Background: Incomplete reversibility of airflow obstruction (IRAO) can be observed in some asthmatic patients without significant smoking history nor evidence of other respiratory condition. The characteristics of this group remain however to be defined.
Methods: We compared 18 asthmatic patients with persistent airflow obstruction, defined as an FEV1 < or = 75% predicted despite optimal corticosteroid treatment, to others with complete reversibility of airflow obstruction, paired for age and gender (CRAO, FEV1 > 80% of predicted).
Results: Mean duration of asthma was 31.6 years for IRAO patients and 17.7 for the CRAO group and mean baseline FEV1 was 48.6 +/- 2.6% and 89.3 +/- 3.4%, respectively. Patients with IRAO had more severe airflow obstruction and hyperinflation than those with CRAO, while lung compliance and CO diffusion were similar. Overall healthcare use was similar in the two groups, but those with IRAO had a greater global asthma-related discomfort, increased diurnal variation of airflow obstruction and used higher doses of inhaled corticosteroids than those with CRAO. Patients with IRAO had slightly increased airway wall thickness on high resolution chest tomography compared with CRAO. Baseline FEV1 however, was not correlated with the measured airway wall thickness.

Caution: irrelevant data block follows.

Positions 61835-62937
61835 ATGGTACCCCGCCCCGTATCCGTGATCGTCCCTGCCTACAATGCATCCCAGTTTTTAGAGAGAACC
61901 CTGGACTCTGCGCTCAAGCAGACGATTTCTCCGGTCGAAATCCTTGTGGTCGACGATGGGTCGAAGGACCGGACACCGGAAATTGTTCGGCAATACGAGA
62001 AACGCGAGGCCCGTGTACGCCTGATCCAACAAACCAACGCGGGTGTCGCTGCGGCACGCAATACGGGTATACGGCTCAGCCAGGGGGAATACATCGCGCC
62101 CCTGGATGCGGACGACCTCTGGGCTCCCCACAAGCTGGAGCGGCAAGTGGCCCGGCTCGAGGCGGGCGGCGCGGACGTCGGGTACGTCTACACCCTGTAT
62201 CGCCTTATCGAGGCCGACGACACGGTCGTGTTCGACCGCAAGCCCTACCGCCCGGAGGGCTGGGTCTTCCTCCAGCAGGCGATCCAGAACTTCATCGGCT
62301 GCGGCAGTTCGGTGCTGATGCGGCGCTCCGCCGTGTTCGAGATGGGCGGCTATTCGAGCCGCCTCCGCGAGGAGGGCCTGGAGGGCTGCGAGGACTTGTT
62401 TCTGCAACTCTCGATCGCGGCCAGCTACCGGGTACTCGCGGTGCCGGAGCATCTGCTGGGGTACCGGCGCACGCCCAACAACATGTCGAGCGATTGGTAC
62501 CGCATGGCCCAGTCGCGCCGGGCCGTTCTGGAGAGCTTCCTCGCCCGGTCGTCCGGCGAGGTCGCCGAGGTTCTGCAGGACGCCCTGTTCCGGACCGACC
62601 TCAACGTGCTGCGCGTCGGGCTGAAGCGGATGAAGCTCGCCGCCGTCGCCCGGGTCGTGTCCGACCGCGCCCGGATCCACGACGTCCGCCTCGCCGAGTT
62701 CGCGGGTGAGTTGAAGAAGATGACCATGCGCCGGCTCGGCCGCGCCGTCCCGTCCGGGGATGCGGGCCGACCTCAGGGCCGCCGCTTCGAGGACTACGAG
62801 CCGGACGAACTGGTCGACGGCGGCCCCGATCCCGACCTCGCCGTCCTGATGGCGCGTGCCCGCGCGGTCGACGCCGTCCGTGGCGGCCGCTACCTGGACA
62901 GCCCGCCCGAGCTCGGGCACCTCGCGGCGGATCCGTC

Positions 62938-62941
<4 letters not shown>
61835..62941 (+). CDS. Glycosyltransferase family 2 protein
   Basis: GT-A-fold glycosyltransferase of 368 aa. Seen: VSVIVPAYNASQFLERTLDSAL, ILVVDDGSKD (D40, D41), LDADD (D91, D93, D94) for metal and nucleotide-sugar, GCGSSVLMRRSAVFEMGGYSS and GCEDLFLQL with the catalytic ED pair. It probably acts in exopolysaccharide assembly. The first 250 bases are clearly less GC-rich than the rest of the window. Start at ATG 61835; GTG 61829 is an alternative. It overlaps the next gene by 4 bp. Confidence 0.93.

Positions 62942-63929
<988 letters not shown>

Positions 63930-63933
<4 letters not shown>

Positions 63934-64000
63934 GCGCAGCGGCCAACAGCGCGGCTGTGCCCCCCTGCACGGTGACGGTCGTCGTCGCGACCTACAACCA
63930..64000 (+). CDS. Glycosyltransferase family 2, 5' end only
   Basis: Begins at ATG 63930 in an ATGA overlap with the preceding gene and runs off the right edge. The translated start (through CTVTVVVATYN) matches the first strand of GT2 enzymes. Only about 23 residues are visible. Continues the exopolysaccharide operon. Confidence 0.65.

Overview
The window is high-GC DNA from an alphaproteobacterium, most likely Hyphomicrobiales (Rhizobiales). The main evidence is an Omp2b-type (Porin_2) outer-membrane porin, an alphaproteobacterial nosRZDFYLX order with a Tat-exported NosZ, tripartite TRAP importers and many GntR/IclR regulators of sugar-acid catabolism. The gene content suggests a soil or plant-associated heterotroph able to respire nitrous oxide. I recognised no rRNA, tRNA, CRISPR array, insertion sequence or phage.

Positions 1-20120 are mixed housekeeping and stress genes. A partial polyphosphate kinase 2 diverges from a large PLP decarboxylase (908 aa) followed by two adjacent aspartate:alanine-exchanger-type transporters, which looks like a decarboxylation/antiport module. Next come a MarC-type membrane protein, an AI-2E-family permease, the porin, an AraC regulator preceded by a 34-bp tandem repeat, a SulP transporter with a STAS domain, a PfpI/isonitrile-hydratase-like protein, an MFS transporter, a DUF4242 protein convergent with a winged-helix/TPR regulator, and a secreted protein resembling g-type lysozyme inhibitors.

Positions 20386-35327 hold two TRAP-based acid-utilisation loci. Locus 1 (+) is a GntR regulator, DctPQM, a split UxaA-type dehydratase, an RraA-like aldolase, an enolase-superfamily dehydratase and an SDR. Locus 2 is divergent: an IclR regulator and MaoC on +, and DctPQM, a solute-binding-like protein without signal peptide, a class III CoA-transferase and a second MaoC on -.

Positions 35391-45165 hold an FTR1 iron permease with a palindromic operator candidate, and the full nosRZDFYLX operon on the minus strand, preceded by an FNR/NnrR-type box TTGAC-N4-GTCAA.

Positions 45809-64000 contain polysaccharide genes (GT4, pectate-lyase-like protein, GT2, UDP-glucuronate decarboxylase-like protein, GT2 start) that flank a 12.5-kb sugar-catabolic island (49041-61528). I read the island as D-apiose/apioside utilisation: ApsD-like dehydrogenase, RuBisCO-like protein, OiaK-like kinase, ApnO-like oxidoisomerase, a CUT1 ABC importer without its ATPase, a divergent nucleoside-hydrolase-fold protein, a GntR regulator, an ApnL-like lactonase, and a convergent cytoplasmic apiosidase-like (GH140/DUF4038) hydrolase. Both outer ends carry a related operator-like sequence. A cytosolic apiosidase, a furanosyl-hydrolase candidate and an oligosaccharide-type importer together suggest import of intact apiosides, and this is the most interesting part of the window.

Conclusion: We found that asthmatic patients with IRAO have a more severe asthma and asthma of longer duration than asthmatic subjects with CRAO. Our data suggest that in asthma, IRAO may result from long-standing airway inflammation and associated structural changes, although this remains to be further documented.